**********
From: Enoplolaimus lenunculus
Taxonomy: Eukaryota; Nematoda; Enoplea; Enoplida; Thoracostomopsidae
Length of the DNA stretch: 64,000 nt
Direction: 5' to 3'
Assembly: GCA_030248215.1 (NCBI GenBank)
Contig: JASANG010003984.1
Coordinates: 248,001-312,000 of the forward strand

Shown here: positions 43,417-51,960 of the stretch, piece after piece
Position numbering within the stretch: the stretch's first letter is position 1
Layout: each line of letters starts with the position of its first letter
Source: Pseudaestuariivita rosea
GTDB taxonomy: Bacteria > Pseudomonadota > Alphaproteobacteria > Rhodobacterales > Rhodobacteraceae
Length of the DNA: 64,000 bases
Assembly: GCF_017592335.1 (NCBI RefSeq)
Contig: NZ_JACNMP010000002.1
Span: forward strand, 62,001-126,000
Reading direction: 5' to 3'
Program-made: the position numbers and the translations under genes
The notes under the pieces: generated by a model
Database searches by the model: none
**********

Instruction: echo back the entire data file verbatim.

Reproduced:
From: Enoplolaimus lenunculus
Taxonomy: Eukaryota; Nematoda; Enoplea; Enoplida; Thoracostomopsidae
Length of the DNA stretch: 64,000 nt
Direction: 5' to 3'
Assembly: GCA_030248215.1 (NCBI GenBank)
Contig: JASANG010003984.1
Coordinates: 248,001-312,000 of the forward strand

Shown here: positions 43,417-51,960 of the stretch, piece after piece
Position numbering within the stretch: the stretch's first letter is position 1
Layout: each line of letters starts with the position of its first letter
Source: Pseudaestuariivita rosea
GTDB taxonomy: Bacteria > Pseudomonadota > Alphaproteobacteria > Rhodobacterales > Rhodobacteraceae
Length of the DNA: 64,000 bases
Assembly: GCF_017592335.1 (NCBI RefSeq)
Contig: NZ_JACNMP010000002.1
Span: forward strand, 62,001-126,000
Reading direction: 5' to 3'
Program-made: the position numbers and the translations under genes
The notes under the pieces: generated by a model
Database searches by the model: none